Facilitating collaboration and decision-making: A workshop series for the Rare As One Network annual meeting

In mid-May, CSCCE was honored to host a three-day workshop series for the Rare As One Network’s annual meeting. The meeting’s attendees had a shared interest in developing strategies to support large-scale collaboration and collaborative decision-making, topics that we regularly offer trainings on, and we were delighted to share our frameworks in this highly interactive online workshop setting. 

This blog post offers a summary of the series. If you are interested in learning more about commissioning a similar training for your organization or community, please reach out to training@cscce.org. (Review a full list of workshops in our catalog.)

About Rare As One

The Rare As One Network is a project supported by the Chan Zuckerberg Initiative to bring together patient-led organizations focused on finding clinical treatments for rare diseases. 

“As part of the CZI Rare As One Network, patient-led organizations are developing and launching collaborative research networks in partnership with clinicians and scientists. The program provides funding, tools, and capacity-building support and training.”

Meet the grantees

Within this context, each organization is working to build community, bringing together multiple different audience groups with varying interests and expertise. Such large-scale collaborations can be challenging, especially when trying to build consensus around priorities, scope, or goals. 

Our three-part training workshop

Over the course of three, 2-hour sessions on three consecutive days (20-22 May 2024) we offered participants tools and strategies that built into a suite of activities they could bring back to their organizations and implement. 

Workshop 1: Preparing for large-scale collaborations

We began by asking participants what kinds of challenges they had faced in their organizations in terms of collaboration. Debriefing the activity was a generative process, with the participants sharing openly and connecting over common experience. Then, we reviewed some of the common challenges faced more broadly in collaborative projects in STEM. These include confusion around the mission and goals of a project and who is involved, unclear processes or standard workflows that lead to work getting dropped or delayed, or a lack of clarity around expectations around work products (e.g., credit and publication norms).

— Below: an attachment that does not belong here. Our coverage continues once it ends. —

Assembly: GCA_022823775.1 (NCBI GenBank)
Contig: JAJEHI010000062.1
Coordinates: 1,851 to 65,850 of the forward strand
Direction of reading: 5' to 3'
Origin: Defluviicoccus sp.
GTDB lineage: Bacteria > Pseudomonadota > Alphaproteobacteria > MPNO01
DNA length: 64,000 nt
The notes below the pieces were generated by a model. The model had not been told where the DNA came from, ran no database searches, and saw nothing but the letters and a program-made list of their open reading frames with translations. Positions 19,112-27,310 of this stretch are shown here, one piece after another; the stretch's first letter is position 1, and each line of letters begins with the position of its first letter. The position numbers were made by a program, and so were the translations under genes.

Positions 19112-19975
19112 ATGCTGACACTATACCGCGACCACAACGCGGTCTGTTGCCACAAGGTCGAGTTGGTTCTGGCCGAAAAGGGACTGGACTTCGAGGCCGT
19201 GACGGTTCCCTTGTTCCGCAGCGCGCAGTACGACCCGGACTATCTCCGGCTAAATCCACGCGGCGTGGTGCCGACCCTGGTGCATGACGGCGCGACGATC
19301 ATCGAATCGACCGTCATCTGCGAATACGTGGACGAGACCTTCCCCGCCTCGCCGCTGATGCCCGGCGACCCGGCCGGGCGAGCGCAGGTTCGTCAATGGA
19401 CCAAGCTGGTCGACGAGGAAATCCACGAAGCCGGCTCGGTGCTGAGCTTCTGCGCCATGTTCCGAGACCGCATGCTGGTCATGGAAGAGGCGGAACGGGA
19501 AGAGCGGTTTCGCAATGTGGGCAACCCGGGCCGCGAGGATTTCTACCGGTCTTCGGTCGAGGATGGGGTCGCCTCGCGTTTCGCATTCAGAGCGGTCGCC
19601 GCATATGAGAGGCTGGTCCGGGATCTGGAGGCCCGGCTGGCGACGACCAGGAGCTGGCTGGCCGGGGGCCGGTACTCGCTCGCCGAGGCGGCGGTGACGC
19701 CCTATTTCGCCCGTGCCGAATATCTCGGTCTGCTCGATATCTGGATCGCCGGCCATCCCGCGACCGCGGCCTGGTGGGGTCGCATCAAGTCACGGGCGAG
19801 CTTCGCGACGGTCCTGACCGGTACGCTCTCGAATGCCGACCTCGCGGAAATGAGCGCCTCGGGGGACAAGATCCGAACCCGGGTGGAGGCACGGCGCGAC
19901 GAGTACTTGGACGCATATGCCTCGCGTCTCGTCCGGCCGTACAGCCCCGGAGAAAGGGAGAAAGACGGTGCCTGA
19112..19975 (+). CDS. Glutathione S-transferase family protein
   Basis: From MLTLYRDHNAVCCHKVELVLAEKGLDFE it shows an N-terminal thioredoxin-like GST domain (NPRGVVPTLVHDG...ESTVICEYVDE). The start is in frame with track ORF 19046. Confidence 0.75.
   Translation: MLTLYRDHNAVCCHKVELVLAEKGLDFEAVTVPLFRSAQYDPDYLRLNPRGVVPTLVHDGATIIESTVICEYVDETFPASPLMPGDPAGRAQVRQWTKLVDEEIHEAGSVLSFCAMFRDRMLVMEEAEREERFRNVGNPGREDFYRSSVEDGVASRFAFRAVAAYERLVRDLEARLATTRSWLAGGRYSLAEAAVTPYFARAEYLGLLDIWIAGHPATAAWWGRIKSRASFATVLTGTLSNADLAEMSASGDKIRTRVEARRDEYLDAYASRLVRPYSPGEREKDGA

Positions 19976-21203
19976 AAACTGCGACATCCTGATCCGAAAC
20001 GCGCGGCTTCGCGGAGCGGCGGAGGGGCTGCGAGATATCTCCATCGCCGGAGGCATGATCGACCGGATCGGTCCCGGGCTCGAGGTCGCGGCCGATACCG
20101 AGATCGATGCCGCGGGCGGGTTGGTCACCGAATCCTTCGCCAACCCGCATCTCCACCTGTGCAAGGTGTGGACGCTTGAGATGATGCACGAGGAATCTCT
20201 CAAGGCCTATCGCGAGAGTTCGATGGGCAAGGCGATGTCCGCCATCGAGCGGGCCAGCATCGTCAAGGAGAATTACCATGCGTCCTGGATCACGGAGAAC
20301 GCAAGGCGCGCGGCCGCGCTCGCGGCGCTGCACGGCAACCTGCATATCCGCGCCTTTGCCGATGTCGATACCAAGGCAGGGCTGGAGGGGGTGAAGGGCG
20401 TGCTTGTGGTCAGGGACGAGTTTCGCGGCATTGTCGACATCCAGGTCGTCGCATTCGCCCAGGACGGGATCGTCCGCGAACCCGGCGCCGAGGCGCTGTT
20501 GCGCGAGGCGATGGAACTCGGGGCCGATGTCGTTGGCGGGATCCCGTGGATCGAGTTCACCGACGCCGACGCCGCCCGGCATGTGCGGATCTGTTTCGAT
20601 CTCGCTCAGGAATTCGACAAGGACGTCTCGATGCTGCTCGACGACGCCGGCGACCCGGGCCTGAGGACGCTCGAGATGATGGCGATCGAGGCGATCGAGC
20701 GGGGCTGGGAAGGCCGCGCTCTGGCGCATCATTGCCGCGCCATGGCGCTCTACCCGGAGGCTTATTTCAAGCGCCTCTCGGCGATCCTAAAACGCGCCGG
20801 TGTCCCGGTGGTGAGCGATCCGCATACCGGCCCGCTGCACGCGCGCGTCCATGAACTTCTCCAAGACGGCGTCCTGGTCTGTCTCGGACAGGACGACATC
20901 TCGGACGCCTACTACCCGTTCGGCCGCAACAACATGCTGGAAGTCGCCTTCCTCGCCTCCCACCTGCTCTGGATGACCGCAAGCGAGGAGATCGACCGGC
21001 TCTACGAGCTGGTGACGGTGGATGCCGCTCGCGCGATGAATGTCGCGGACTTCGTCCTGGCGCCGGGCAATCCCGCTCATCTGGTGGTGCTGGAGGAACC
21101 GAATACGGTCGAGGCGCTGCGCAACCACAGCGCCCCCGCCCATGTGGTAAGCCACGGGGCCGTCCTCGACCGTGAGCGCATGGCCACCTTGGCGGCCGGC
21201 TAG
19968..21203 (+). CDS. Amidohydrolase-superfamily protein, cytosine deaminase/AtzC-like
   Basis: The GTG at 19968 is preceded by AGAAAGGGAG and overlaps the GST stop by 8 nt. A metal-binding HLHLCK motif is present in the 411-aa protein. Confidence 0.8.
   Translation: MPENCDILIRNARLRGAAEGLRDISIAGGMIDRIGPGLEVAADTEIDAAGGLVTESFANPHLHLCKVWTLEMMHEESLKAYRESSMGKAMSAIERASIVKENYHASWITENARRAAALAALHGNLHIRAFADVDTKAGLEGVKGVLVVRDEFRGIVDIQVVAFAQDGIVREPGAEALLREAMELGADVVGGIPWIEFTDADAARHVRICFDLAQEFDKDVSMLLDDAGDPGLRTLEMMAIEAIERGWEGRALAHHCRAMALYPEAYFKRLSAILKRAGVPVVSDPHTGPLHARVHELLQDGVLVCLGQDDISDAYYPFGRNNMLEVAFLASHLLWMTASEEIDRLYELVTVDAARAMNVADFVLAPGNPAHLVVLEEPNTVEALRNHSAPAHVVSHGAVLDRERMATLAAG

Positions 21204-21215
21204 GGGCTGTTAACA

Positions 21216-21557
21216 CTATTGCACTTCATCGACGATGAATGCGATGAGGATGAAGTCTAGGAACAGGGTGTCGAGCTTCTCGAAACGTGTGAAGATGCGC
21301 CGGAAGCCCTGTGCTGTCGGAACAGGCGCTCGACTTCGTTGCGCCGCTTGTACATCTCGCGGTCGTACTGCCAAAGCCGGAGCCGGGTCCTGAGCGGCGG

With this context in mind, we proceeded to consider a solution for these challenges – developing an intentional onboarding process that includes a team readiness survey. This is an opportunity for everyone involved in the collaboration to reflect on their role in the context of the project, and for leadership to identify early on if there are mismatched expectations or misunderstandings.

Participants were invited to use a bank of questions we’ve developed for team readiness surveys, and begin creating a survey that addressed topics of particular interest to their project. 

Workshop 2: Designing for large-scale collaborations

We began the second session by debriefing the survey design process, with participants answering questions about the areas of focus on their survey and plans for implementation.

Then, we talked about how to make sure that the information you learn in your survey makes an impact on your collaboration. Options include sharing the survey data as part of a project kickoff meeting, developing a collaboration guide that addresses any pain points identified in the survey, and asking your colleagues to contribute to the ongoing maintenance of that guide. 

The rest of the session was dedicated to exploring how to create collaboration guides and some of the information they generally include, as well as ways of actively promoting collaborative behaviors through workshops and team-building sessions. 

Workshop 3: Making collaborative decisions 

In the final workshop, we focused on one of the most common challenges collaborative projects face: making decisions in a collaborative way. 

In a collaborative project or community, it is common to ask for input from across your audiences as you make decisions that will impact them. But the process of getting from “input” to “decision” can be fraught. In the workshop, we introduced the CSCCE Community Participation Model as a lens through which to look at decision making, and discussed specific strategies including consultation, various voting methods, and building consensus. By examining case studies in breakout rooms, participants explored how different strategies might work in different situations. 

We closed the series with a reflection activity designed to prepare participants to take what they’d learned back to their organizations. 

Thank you to CZI and the Rare As One Network

We are grateful to CZI and the Rare As One Network for inviting us to convene these workshops, and to all of the participants who engaged so fully with the materials. We appreciate that each time we run a workshop, we learn so much from the people who show up and take part. All of the participants in this series made it a rich and rewarding experience – both for us as facilitators and for each other as colleagues and collaborators. We look forward to future opportunities to engage with the project!